Educational Leadership and the E-Learning Paradigm


  • Cheryl Bostrom Bethel University


School systems today need leaders who are technologically savvy and can navigate the online environment. They must also have skills ranging from financial and human resource management to outcomes measurement, and government relations-all with a solid grounding in ethics and personal conviction. Some educational leaders are concerned that the online environment does not have the same high quality as the campus environment, but comparing campus and online classes may be like comparing apples and oranges because there are differences in the type and caliber of learners who choose one delivery model over the other, and there are differences in personality and communication skills of campus instructors and online instructors. After careful consideration of the potential benefits and challenges of the e-learning paradigm, it is reasonable to conclude that when it is done well, e-learning can be authentic and active. Quality online programs and global partnerships enable best practices institutions to develop professional adult educators and invest in faculty development of scholar-practitioners.

Author Biography

Cheryl Bostrom, Bethel University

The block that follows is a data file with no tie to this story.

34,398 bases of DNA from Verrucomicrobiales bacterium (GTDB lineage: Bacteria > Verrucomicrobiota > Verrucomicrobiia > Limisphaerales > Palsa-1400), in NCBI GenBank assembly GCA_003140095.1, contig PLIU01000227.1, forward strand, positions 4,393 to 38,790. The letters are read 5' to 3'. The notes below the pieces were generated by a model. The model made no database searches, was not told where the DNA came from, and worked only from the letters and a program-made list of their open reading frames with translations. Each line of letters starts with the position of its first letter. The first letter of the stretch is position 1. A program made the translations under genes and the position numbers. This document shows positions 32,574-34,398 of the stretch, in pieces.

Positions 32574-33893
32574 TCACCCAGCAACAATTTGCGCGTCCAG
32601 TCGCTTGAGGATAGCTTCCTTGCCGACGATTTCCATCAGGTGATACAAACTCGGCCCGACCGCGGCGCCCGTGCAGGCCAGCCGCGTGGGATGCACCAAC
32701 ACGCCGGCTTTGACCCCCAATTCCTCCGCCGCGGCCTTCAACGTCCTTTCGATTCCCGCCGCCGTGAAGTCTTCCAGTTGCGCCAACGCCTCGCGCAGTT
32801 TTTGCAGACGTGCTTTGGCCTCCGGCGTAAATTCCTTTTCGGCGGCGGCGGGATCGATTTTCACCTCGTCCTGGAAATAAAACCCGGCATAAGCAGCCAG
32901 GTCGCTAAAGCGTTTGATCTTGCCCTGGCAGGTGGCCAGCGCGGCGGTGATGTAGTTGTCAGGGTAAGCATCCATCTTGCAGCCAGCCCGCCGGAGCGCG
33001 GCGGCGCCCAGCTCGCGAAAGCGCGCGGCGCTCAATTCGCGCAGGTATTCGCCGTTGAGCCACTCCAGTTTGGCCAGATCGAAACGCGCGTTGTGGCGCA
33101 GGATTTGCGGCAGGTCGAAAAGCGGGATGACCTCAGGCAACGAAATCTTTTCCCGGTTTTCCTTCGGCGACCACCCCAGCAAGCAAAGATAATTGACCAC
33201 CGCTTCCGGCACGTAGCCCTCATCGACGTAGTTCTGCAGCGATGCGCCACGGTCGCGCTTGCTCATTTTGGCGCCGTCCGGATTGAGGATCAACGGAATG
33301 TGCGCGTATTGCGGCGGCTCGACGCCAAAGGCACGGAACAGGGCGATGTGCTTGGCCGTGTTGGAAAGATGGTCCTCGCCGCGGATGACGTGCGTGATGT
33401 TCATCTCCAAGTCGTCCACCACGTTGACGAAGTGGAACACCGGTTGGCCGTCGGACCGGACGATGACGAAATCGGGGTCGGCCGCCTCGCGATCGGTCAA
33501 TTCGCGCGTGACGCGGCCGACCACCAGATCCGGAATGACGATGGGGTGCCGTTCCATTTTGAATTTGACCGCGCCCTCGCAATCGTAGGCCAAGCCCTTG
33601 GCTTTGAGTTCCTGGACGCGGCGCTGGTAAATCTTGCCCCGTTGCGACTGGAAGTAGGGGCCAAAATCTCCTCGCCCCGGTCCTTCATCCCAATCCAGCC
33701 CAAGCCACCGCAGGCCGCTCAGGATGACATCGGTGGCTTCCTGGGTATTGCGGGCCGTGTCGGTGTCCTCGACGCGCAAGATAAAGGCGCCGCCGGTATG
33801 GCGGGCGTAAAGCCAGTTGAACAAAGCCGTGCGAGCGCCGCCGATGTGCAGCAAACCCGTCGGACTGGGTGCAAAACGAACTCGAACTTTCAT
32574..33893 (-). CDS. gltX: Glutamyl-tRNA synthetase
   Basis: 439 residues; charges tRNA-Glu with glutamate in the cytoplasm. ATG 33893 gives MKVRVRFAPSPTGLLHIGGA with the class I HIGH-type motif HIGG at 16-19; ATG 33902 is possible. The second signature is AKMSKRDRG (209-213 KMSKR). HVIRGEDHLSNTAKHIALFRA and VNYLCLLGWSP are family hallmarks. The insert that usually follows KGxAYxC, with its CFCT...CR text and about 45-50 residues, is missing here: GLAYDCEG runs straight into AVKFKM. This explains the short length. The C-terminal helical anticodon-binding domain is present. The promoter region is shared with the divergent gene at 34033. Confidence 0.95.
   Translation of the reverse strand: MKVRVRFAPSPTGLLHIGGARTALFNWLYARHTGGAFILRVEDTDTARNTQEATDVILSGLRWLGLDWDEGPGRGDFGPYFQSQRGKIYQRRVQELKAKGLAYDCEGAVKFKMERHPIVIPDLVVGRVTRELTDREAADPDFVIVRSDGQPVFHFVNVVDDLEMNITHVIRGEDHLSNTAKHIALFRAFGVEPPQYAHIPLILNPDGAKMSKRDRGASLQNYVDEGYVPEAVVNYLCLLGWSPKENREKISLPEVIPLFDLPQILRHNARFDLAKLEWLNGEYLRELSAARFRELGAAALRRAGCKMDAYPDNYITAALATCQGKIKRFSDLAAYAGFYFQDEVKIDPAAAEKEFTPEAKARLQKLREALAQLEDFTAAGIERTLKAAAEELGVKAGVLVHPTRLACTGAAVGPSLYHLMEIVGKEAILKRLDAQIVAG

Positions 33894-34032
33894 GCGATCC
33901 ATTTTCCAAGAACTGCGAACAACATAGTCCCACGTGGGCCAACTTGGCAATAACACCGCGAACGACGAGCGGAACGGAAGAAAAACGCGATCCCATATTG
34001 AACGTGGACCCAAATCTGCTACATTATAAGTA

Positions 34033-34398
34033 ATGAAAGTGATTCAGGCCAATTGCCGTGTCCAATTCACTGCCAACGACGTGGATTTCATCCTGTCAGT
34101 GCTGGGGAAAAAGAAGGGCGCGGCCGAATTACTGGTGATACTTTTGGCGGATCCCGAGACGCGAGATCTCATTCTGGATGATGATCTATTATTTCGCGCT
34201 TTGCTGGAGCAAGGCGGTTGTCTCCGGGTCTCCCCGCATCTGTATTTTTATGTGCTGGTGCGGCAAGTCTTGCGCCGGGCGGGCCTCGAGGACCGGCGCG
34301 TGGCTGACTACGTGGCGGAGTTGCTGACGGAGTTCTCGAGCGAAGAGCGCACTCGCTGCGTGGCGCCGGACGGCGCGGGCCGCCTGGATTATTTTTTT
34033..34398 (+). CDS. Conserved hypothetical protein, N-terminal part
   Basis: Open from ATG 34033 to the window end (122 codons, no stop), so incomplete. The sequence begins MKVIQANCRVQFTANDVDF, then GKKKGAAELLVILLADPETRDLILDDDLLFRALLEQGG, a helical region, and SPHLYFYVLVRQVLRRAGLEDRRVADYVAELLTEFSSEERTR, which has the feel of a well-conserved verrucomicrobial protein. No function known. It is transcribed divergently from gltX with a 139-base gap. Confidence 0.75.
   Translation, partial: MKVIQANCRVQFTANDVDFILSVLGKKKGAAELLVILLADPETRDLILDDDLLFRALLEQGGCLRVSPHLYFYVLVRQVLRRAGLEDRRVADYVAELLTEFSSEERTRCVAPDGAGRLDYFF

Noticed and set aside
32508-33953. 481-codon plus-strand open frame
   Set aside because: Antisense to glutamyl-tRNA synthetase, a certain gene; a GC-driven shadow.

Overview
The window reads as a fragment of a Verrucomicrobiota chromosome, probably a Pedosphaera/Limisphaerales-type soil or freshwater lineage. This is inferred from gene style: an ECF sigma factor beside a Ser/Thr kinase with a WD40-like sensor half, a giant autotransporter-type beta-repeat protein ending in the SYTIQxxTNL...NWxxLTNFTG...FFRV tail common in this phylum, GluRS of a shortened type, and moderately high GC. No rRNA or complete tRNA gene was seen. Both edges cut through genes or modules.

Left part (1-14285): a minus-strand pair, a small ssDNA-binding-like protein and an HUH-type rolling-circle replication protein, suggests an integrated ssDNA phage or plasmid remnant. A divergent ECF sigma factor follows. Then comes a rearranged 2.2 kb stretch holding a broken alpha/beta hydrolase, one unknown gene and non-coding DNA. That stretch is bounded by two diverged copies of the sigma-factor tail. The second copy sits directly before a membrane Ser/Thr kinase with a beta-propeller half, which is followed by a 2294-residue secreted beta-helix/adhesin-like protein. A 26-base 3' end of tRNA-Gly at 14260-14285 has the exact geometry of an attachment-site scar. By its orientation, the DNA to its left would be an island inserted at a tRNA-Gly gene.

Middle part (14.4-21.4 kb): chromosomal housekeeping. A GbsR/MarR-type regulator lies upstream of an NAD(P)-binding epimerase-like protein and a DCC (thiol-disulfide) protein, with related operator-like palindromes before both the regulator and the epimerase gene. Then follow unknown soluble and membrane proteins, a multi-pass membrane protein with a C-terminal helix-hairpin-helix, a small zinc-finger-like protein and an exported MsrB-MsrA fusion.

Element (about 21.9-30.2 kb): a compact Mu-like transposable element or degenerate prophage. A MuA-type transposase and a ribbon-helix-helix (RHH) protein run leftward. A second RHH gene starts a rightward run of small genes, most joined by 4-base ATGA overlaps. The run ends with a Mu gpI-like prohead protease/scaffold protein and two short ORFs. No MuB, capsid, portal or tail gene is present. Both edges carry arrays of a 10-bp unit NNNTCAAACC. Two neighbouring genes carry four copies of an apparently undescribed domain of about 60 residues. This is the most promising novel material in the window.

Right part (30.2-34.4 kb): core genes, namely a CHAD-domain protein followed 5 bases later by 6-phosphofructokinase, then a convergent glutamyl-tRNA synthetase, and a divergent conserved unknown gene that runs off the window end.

CHERYL BOSTROM teaches in the Graduate School at Bethel University. She holds a Doctor of Education in Educational Administration degree and studied abroad in Turkey to complete her dissertation titled, Diffusion of Internationalization in Turkish Higher Education: A Comparative Case Study at Ankara University and Gazi University. Her work was published in the Journal of Studies in International Education. Cheryl has a K-12 Principal License, a Master of Arts in Communication degree with an emphasis in intercultural communication, and a Master’s Certificate in Teaching English as a Foreign Language. Cheryl also has first-hand experience in 18 countries outside the United States. Her core beliefs and values include a commitment to building trust with people of different cultures and internationalizing postsecondary education.